Today is the feast day of St. Catherine of Siena, Doctor of the Catholic Church and Patroness of Europe. She has long been among my favorites of the mystics of the Catholic Church. Catherine was a laywoman associated with the Dominican order who lived during the 14th century.
Catherine had a deep and intimate friendship with God and she was open to hearing God’s voice. When she spoke about prayer, she said that the humble soul waits patiently for the flame of love. When asked how the soul waited, Catherine said, “not lazily, but in watching and constant humble prayer.”
She also compared prayer to filling our cup at the fountain of love. She writes:
Even simple folk know this…If you have received God’s love sincerely without self-interest, you will drink your neighbor’s love sincerely. It is just like a vessel that you fill at the fountain. If you take it out of the fountain to drink, the vessel is soon empty. But if you hold your vessel in the fountain while you drink, it will not get empty: Indeed it will always be full.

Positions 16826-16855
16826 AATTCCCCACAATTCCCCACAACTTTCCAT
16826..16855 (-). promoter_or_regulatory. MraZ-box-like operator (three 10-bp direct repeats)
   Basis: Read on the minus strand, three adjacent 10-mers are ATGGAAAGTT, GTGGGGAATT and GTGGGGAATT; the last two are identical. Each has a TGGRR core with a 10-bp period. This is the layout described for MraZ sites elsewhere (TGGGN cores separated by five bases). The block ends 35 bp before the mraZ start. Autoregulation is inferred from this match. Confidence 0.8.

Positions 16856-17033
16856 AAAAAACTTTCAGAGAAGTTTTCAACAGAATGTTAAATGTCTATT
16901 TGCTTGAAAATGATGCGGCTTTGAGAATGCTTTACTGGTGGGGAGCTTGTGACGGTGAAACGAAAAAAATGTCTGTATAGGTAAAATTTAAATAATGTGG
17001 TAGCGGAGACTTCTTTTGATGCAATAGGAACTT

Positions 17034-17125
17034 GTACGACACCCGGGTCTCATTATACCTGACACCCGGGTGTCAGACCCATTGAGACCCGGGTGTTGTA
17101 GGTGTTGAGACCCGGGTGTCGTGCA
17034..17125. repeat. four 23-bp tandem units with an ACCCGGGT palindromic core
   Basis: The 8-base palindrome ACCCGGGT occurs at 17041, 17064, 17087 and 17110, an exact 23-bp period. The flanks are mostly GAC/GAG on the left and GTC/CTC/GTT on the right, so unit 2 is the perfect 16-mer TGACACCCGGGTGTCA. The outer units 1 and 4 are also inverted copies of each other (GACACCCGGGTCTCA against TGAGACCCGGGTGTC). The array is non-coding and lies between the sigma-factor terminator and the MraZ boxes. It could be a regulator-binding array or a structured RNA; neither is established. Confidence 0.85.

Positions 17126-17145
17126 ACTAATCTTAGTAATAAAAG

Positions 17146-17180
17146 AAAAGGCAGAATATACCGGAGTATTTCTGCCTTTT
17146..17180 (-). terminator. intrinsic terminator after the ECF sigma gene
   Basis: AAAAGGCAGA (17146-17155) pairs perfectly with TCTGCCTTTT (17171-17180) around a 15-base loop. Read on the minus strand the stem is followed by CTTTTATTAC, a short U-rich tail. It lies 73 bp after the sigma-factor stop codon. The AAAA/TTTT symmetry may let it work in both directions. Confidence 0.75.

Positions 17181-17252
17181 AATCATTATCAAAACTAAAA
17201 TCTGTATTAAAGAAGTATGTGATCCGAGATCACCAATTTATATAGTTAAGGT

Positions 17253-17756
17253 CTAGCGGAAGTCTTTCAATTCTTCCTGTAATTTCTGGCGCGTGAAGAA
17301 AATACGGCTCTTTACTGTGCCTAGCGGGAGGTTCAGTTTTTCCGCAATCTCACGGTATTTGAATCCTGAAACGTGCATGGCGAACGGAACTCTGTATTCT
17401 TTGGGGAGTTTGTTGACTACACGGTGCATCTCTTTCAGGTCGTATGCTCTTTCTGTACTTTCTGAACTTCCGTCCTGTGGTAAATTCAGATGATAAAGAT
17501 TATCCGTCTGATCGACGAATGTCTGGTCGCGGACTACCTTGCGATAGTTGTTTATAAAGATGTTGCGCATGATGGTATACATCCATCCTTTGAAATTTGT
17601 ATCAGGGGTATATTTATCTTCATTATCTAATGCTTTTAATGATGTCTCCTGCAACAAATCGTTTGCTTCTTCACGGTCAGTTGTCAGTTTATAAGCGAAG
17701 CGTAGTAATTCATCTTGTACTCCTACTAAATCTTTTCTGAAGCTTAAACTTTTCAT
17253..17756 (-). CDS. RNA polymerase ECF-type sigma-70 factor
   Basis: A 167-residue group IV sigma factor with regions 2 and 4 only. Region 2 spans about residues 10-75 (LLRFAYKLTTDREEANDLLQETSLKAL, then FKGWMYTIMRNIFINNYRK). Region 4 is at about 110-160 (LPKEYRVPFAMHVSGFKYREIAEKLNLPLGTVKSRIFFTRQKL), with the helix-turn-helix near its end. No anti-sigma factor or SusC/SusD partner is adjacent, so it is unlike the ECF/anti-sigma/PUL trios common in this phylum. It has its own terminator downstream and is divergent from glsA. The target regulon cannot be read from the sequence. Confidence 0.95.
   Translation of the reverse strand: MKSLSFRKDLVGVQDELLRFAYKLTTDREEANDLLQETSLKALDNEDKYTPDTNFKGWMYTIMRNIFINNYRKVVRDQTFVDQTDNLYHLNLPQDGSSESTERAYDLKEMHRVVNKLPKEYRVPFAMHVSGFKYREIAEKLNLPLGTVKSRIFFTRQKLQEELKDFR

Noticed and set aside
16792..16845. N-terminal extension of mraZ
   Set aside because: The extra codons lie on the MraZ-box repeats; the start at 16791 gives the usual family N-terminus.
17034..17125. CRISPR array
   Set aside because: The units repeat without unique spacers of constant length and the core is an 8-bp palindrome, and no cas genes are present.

Most of what we know about the fruits of Catherine’s prayer life comes from a work titled The Dialogue (or The Dialogue of Divine Providence), which Catherine started writing two years before her death, and which is now hailed as a classic of Western spirituality.
One of the recurring themes of The Dialogue is God’s deep love for humanity. In words reminiscent of the beginning of the Book of Jeremiah in the Hebrew Scriptures, God tells Catherine, “I loved you before you came into being.” Here is how God expounded on tht love to Catherine:
It was with providence that I created you, and when I contemplated my creature in myself I fell in love with the beauty of my creation. It pleased me to create you in my image and likeness with great providence. I provided you with the gift of memory so that you might hold fast my benefit and be made a sharer in my own, the eternal Father’s power. I gave you understanding so that in the wisdom of my only-begotten Son you might comprehend and know what I the eternal Father want, I who gave you graces with such burning love. I gave you a will to love, making you a sharer in the Holy Spirit’s mercy, so that you might love what your understanding sees and knows. All this my gentle providence did, only that you might be capable of understanding and enjoying me and rejoicing in my goodness by seeing me eternally.
All of us are made to rejoice in God’s love forever. And so these words are written to each us. Today, let us hear them as Catherine did.
St. Catherine of Siena, pray for us!